New Books Network

Co-Authored: Frances Fox Piven and Richard Cloward
When you ask people about academic collaborations, Piven and Cloward is almost always the first one they mention. In this episode of the Co-Authored podcast, we look at the four-decade collaboration between Professors Frances Fox Piven and Richard Cloward. This collaboration is incredibly timely today, as protest and social movements... Read More
Justin Tosi and Brandon Warmke, “Grandstanding: The Use and Abuse of Moral Talk” (Oxford UP, 2020)
College courses in Ethics tend to focus on theories of the moral rightness or wrongness of actions.  This emphasis sometimes obscures the fact that morality is a social project: part of what makes a decent and stable society possible is that we uphold standards of conduct.  We call out bad... Read More
Katherine Stewart, “The Power Worshippers: Inside the Dangerous Rise of Religious Nationalism” (Bloomsbury, 2020)
For too long the Religious Right has masqueraded as a social movement preoccupied with a number of cultural issues, such as abortion and same-sex marriage. In her deeply reported investigation, The Power Worshippers: Inside the Dangerous Rise of Religious Nationalism, Katherine Stewart reveals a disturbing truth: this is a political... Read More
Kennan Ferguson, “Cookbook Politics” (U Penn Press, 2020)
Many of us have stacks of cookbooks on our shelves, which we look through for ideas and inspiration, or to transport us to distant places with different foods, smells, experiences, and sometimes memories of our visits. Kennan Ferguson, Professor of Political Science at the University of Wisconsin-Milwaukee, argues that there... Read More
Archie Brown, “The Human Factor: Gorbachev, Reagan, and Thatcher, and the End of the Cold War” (Oxford UP, 2020)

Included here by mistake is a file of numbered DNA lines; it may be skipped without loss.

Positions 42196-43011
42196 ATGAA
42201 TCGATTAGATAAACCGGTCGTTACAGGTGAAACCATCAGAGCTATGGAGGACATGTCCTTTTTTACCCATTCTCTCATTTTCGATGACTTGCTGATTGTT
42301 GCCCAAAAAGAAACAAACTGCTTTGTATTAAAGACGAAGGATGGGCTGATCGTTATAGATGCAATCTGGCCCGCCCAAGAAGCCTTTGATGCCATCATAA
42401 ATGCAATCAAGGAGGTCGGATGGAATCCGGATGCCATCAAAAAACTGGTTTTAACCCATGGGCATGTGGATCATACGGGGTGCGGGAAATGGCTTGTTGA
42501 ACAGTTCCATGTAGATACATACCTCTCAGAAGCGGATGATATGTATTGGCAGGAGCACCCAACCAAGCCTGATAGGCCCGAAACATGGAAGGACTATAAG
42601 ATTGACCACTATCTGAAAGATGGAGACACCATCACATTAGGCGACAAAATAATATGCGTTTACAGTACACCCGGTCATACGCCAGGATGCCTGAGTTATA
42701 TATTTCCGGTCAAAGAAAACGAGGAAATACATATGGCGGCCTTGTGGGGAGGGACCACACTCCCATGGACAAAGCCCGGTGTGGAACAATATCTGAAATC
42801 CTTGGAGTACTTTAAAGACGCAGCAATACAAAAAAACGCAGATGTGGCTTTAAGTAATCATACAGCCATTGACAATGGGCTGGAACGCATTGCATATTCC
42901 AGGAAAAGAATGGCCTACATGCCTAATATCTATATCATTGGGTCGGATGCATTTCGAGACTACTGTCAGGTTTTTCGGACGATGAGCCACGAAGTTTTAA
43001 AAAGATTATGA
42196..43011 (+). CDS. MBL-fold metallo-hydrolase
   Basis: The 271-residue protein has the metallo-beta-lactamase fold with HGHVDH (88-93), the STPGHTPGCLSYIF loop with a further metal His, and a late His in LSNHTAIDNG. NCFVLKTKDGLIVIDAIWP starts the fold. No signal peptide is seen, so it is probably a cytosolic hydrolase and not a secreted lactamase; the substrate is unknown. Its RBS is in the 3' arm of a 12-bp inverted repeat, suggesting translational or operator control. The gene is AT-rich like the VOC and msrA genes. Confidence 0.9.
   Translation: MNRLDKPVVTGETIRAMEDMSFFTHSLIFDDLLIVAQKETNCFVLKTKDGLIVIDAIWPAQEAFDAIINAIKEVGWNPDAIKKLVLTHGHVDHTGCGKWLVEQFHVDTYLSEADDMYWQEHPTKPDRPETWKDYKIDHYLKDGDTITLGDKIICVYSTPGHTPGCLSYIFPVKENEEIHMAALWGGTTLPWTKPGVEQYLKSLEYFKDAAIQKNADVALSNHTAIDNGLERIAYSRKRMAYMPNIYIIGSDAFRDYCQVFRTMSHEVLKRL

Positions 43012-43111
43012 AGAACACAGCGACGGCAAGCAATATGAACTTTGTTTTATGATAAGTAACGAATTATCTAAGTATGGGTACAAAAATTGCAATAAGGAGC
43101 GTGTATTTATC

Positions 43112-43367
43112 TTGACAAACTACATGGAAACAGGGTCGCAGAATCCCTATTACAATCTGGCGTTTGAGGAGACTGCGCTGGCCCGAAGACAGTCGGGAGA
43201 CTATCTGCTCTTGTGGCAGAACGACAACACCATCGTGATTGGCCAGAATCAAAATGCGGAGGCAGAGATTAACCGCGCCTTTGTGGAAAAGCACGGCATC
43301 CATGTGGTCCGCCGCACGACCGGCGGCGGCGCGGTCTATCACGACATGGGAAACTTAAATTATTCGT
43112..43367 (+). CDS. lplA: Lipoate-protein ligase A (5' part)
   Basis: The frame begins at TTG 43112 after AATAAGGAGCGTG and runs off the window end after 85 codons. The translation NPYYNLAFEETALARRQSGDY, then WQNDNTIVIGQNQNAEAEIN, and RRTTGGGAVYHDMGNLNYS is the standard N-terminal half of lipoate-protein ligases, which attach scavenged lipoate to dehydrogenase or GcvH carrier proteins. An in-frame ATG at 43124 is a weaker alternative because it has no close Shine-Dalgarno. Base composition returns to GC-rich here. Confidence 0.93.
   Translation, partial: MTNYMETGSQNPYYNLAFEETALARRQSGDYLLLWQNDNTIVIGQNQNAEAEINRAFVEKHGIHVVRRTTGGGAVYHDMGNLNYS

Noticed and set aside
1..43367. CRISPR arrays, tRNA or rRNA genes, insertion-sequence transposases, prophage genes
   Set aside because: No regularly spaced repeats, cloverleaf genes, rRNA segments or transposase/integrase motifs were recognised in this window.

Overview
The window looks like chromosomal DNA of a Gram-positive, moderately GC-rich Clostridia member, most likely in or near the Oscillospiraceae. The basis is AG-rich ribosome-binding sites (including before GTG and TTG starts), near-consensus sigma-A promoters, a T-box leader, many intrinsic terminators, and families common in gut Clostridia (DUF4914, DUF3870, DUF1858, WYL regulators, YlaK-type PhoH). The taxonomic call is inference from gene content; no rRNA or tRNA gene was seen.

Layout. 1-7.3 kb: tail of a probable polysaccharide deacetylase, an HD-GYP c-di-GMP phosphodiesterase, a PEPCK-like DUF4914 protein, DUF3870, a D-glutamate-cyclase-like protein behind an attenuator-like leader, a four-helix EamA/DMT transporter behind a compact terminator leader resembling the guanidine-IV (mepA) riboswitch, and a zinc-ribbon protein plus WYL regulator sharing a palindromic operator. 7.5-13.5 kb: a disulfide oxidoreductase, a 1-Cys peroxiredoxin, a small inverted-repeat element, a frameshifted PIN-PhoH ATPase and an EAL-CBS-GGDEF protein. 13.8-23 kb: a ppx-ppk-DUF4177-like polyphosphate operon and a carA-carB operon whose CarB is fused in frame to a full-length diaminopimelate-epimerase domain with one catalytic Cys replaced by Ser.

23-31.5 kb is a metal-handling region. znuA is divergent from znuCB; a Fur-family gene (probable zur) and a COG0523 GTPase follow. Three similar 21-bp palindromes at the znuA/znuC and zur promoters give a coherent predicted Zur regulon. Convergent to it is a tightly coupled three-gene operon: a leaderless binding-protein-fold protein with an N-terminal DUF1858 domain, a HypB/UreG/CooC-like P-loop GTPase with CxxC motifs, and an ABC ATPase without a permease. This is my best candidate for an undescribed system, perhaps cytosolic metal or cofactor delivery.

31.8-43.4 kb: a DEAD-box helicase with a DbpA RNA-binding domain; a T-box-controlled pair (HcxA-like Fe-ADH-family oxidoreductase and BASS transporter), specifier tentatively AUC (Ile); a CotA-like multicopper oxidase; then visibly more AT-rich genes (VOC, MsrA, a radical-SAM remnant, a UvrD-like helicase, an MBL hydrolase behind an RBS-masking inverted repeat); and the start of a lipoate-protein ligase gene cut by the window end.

What brought about an end to the Cold War has long been a subject of speculation and mythology. One prominent argument is that the United States simply bankrupted the Soviet Union, outspending the Soviets on the Strategic Defense Initiative (SDI, or “Star Wars”). Renowned Soviet and Russian scholar, Professor Archie... Read More
Theodor Adorno, “The Authoritarian Personality” (Verso, 2019)
70 years ago, the philosopher Theodore Adorno and a team of scholars released a massive book titled The Authoritarian Personality (Verso, 2019), which attempted to map the psychological and emotional dynamics of those who might find themselves seduced by authoritarianism. The book synthesized both empirical psychology and sociology, relying on... Read More
Kevin W. Fogg, “Indonesia’s Islamic Revolution” (Cambridge UP, 2019)
As Indonesia nears the 75th anniversary of its proclamation of independence this year, the socio-political debates surrounding her birth as a nation-state take on contemporary salience. In Indonesia’s Islamic Revolution (Cambridge UP, 2019), Kevin W. Fogg analyzes the religious aspirations that motivated many Muslim revolutionaries to fight the return of... Read More
Pavlina Tcherneva, “The Case for a Job Guarantee” (Polity, 2020)
One of the most enduring ideas in economics is that unemployment is both unavoidable and necessary for the smooth functioning of the economy. This assumption has provided cover for the devastating social and economic costs of job insecurity. It is also false. In this The Case for a Job Guarantee... Read More
R. P. Saldin and S. M. Teles, “Never Trump: The Revolt of the Conservative Elites” (Oxford UP, 2020)
Should we understand the conservative elites of #Never Trump as homogeneous and united? Failed renegades? Moral guardians of republicanism and values? In their new book Never Trump: The Revolt of the Conservative Elites (Oxford University Press, 2020), Robert P. Saldin (Professor of Political Science at the University of Montana) and... Read More